Identification of genes required by Bacillus thuringiensis for survival in soil by transposon-directed insertion site sequencing.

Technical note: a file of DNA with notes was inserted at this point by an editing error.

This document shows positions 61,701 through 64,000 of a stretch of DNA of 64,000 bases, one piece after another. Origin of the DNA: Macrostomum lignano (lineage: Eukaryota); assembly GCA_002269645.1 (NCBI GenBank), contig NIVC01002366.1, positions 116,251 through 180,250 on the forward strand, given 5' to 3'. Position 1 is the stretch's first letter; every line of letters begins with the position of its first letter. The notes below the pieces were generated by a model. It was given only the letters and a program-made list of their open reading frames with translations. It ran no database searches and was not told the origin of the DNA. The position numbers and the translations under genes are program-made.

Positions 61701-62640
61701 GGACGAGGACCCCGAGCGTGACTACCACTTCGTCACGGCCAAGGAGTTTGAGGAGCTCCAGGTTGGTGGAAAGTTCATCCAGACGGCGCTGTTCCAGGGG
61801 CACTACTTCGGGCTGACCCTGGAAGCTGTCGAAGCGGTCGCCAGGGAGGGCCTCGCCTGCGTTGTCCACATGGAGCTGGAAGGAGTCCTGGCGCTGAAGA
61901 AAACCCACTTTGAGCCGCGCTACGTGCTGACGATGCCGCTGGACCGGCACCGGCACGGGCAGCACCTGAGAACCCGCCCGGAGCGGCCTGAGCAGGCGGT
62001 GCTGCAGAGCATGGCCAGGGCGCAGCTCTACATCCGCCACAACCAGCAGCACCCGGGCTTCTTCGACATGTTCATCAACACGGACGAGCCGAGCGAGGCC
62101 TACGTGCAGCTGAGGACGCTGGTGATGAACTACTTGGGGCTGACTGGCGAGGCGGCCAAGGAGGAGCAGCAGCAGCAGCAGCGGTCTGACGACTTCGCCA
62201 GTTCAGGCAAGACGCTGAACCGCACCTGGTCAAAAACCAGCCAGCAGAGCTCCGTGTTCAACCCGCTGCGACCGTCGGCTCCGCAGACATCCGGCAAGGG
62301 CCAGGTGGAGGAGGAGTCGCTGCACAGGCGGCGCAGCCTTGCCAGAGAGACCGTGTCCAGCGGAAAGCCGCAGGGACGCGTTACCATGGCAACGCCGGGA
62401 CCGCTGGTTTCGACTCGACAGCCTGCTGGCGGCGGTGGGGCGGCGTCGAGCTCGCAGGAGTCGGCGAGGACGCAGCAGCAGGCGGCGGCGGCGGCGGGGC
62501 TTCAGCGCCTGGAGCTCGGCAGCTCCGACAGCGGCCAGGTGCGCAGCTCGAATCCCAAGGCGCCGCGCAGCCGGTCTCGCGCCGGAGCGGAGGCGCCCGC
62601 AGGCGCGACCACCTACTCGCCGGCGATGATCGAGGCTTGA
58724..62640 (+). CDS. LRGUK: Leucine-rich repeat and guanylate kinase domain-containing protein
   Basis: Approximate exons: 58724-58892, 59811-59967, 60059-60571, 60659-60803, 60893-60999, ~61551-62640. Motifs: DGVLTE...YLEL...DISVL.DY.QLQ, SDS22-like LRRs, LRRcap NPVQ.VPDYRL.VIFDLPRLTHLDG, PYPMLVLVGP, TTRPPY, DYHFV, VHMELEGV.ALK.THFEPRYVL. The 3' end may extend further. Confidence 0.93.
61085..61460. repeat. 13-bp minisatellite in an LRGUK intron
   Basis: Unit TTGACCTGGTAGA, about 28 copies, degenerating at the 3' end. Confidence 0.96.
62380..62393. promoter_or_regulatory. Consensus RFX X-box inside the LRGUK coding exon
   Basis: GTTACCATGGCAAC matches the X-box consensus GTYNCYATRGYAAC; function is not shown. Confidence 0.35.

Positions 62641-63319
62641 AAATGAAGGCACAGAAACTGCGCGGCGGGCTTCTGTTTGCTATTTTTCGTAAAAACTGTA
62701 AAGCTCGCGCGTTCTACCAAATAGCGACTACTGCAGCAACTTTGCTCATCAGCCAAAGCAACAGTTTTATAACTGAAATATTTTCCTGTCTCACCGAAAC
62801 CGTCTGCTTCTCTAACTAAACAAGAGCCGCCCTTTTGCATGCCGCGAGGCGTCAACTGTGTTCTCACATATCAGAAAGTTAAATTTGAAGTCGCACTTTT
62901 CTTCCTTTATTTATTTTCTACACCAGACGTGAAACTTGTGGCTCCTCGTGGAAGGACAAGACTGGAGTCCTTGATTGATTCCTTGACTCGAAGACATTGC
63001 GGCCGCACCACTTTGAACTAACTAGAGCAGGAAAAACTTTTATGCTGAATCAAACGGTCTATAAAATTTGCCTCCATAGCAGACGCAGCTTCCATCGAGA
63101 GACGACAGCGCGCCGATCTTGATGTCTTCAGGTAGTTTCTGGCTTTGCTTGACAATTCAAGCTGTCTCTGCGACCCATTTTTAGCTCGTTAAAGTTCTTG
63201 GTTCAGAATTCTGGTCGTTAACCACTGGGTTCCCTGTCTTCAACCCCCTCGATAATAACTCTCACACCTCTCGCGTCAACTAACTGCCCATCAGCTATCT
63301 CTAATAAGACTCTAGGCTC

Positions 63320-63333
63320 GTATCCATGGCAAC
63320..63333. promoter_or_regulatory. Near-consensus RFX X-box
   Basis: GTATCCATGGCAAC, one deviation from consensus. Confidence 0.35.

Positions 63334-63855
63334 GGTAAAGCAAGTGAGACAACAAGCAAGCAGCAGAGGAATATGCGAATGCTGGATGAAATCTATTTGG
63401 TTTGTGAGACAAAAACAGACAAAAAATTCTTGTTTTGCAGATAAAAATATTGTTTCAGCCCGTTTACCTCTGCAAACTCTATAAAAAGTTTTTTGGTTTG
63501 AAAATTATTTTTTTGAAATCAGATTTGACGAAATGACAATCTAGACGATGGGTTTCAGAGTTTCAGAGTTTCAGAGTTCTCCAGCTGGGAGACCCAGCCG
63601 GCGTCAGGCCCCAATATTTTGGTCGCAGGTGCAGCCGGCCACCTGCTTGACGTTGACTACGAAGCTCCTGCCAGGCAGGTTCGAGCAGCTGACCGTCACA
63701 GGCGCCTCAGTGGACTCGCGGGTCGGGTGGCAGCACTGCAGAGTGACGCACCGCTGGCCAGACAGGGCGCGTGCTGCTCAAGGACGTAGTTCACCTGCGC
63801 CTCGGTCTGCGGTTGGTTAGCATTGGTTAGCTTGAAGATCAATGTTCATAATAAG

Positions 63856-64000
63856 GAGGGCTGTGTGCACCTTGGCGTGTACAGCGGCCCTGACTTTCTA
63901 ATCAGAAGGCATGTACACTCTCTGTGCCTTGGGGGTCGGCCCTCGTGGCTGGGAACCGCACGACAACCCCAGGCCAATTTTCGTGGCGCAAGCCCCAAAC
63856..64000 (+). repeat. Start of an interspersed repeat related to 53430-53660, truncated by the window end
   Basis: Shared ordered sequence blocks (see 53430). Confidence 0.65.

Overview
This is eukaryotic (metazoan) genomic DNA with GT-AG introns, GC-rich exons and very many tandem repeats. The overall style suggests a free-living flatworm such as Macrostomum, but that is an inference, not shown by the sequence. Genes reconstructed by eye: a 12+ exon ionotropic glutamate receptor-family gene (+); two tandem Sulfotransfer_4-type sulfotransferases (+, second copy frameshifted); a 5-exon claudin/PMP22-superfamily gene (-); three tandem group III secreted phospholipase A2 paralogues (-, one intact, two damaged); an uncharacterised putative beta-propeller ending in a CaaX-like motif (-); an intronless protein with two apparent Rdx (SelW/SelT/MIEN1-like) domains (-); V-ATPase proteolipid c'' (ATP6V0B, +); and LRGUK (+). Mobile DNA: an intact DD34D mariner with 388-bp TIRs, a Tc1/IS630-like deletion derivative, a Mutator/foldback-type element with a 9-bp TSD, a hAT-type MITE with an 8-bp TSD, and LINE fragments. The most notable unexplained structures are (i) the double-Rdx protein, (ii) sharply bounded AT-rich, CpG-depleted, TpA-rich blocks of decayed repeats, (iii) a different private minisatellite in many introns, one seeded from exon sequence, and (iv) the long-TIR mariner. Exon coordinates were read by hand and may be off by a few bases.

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Transposon-directed insertion site sequencing was used to identify genes required by Bacillus thuringiensis to survive in non-axenic plant/soil microcosms. A total of 516 genetic loci fulfilled the criteria as conferring survival characteristics. Of these, 127 (24.6 %) were associated with uptake and transport systems; 227 loci (44.0 %) coded for enzymatic properties; 49 (9.5 %) were gene regulation or sensory loci; 40 (7.8 %) were structural proteins found in the cell envelope or had enzymatic activities related to it and 24 (4.7 %) were involved in the production of antibiotics or resistance to them. Eighty-three (16.1 %) encoded hypothetical proteins or those of unknown function. The ability to form spores was a key survival characteristic in the microcosms: bacteria, inoculated in either spore or vegetative form, were able to multiply and colonise the soil, whereas a sporulation-deficient mutant was not. The presence of grass seedlings was critical to colonisation. Bacteria labelled with green fluorescent protein were observed to adhere to plant roots. The sporulation-specific promoter of spo0A, the key regulator of sporulation, was strongly activated in the rhizosphere. In contrast, the vegetative-specific promoters of spo0A and PlcR, a pleiotropic regulator of genes with diverse activities, were only very weakly activated.
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